Currently (2014), the C-1 line is set to be succeeded by another Kawasaki product - the similar-minded C-2 - undergoing development. About thirty of this type will be procured to replace an aging stock of C-1 aircraft as well as Lockheed C-130 Hercules transports now in service with Japanese forces. Japan eventually obtained the American C-130 to help offset the inherently short ranges of its C-1 design - forced onto Kawasaki engineers by Japan post-war military development restrictions.


YEAR: 1974
MANUFACTURER(S): Kawasaki Heavy Industries - Japan
LENGTH: 95.14 ft (29 m)
WIDTH: 100.39 ft (30.6 m)
HEIGHT: 32.81 ft (10 m)
EMPTY WEIGHT: 51,412 lb (23,320 kg)
MTOW: 85,319 lb (38,700 kg)
POWER: 2 x Mitsubishi (Pratt & Whitney) JT8D-M-9 turbofan engines developing 14,500lb thrust each.
SPEED: 501 mph (806 kph; 435 kts)
CEILING: 38,058 feet (11,600 m; 7.21 miles)
RANGE: 808 miles (1,300 km; 702 nm)
RATE-OF-CLIMB: 3,500 ft/min (1,067 m/min)

None. Hold limited to cargo: 60 infantry, 45 airborne, 36 patient litters with staff or cargo pallets.
Variants / Models

• C-1 - Base Series Designation
• XC-1 - Prototype Designation; three completed
• C-1/C-1A - Basic transport variant
• EC-1 - Electronic Warfare trainer platform
• C-1FTB ("Flight Test Bed") - Development airframe
• "Asuka" QSTOL ("Quiet Short Take-Off and Landing") - Test airframe by the National Aerospace Laboratory; fitted with 4 x FRJ710 turbofan engines; single example used.

Our Data Modules allow for quick visual reference when comparing a single entry against contemporary designs. Areas covered include general ratings, speed assessments, and relative ranges based on distances between major cities.

Image of collection of graph types

Relative Maximum Speed
Hi: 750mph
Lo: 375mph
This entry's maximum listed speed (501mph).

Graph average of 562.5 miles-per-hour.
City-to-City Ranges
Graph showcases the Kawasaki C-1's operational range (on internal fuel) when compared to distances between major cities.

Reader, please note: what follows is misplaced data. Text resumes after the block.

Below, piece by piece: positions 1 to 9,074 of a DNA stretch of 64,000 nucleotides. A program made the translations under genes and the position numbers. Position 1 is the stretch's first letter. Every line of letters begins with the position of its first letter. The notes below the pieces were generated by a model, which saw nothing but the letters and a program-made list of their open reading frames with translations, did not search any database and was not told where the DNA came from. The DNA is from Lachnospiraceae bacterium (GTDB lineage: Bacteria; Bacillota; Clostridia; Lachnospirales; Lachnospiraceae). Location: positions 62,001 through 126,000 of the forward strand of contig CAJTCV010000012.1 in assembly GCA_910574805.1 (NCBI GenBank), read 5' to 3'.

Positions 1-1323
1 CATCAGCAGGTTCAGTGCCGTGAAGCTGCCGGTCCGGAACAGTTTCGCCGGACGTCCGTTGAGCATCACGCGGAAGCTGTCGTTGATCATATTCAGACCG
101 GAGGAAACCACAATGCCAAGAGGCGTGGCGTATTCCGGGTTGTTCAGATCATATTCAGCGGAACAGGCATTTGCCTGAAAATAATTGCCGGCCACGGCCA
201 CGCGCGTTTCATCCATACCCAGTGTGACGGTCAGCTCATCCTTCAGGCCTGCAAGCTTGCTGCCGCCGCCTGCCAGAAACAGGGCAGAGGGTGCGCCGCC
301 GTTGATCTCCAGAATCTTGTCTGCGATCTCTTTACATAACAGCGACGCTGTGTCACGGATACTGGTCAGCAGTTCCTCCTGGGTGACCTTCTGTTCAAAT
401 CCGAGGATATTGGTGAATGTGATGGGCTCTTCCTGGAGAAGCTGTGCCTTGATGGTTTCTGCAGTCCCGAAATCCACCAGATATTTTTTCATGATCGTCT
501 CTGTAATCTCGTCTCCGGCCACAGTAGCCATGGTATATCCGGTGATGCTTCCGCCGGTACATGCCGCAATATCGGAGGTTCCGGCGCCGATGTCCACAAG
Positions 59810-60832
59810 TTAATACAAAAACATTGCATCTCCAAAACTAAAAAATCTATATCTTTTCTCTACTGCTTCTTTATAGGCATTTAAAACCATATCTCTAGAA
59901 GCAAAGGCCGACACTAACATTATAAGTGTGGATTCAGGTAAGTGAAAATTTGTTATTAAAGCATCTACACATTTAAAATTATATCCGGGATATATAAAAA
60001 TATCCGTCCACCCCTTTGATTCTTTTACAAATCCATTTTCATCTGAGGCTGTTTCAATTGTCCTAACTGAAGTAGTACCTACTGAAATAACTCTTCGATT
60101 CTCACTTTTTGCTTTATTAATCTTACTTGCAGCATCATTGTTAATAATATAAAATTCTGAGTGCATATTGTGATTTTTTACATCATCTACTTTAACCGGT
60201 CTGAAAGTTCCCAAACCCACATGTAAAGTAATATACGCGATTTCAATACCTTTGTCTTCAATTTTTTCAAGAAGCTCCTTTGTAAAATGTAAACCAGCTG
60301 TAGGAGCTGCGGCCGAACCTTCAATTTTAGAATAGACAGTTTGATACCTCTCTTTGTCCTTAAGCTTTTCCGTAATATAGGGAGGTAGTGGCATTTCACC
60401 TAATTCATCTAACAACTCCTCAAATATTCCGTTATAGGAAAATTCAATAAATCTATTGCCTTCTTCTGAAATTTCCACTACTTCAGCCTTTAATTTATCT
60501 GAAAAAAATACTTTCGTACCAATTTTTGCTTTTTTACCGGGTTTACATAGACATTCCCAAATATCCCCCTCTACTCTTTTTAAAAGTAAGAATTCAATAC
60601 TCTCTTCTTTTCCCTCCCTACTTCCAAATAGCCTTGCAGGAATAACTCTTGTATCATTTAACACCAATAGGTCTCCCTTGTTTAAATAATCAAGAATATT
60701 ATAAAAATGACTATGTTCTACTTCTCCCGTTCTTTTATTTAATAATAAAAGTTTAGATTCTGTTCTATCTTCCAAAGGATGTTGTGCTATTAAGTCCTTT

Aviation Era
Pie graph section
Pie graph section
Pie graph section
Pie graph section
Pie graph section
Useful in showcasing the era cross-over of particular aircraft/aerospace designs.
Unit Production (31)
Comm. Market HI*: 44,000 units
Military Market HI**: 36,183 units

  * Commercial Market High belongs to Cessna 172.

  ** Military Market High belongs to Ilyushin Il-2.

Altitude Visualization
Small airplane graphic
Supported Roles
Ground Attack
Aerial Tanker
A2A=Air-to-Air; UAV=Unmanned; CAS=Close Support; ASW=Anti-Submarine; AEW=Airborne Early Warning; MEDEVAC=Medical Evac; EW=Electronic Warfare; SAR=Search-Rescue
Commitments / Honors
Military lapel ribbon for Operation Allied Force
Military lapel ribbon for the Arab-Israeli War
Military lapel ribbon for the Battle of Britain
Military lapel ribbon for the Battle of Midway
Military lapel ribbon for the Berlin Airlift
Military lapel ribbon for the Chaco War
Military lapel ribbon for the Cold War
Military lapel ribbon for the Cuban Missile Crisis
Military lapel ribbon for pioneering aircraft
Military lapel ribbon for the Falklands War
Military lapel ribbon for the French-Indochina War
Military lapel ribbon for the Golden Age of Flight
Military lapel ribbon for the 1991 Gulf War
Military lapel ribbon for the Indo-Pak Wars
Military lapel ribbon for the Iran-Iraq War
Military lapel ribbon for the Korean War
Military lapel ribbon for the 1982 Lebanon War
Military lapel ribbon for the Malayan Emergency
Military lapel ribbon representing modern aircraft
Military lapel ribbon for the attack on Pearl Harbor
Military lapel ribbon for the Six Day War
Military lapel ribbon for the Soviet-Afghan War
Military lapel ribbon for the Spanish Civil War
Military lapel ribbon for the Suez Crisis
Military lapel ribbon for the Vietnam War
Military lapel ribbon for Warsaw Pact of the Cold War-era
Military lapel ribbon for the WASP (WW2)
Military lapel ribbon for the World War 1
Military lapel ribbon for the World War 2
Military lapel ribbon for the Yom Kippur War
Military lapel ribbon for experimental x-plane aircraft
* Ribbons not necessarily indicative of actual historical campaign ribbons. Ribbons are clickable to their respective campaigns/operations.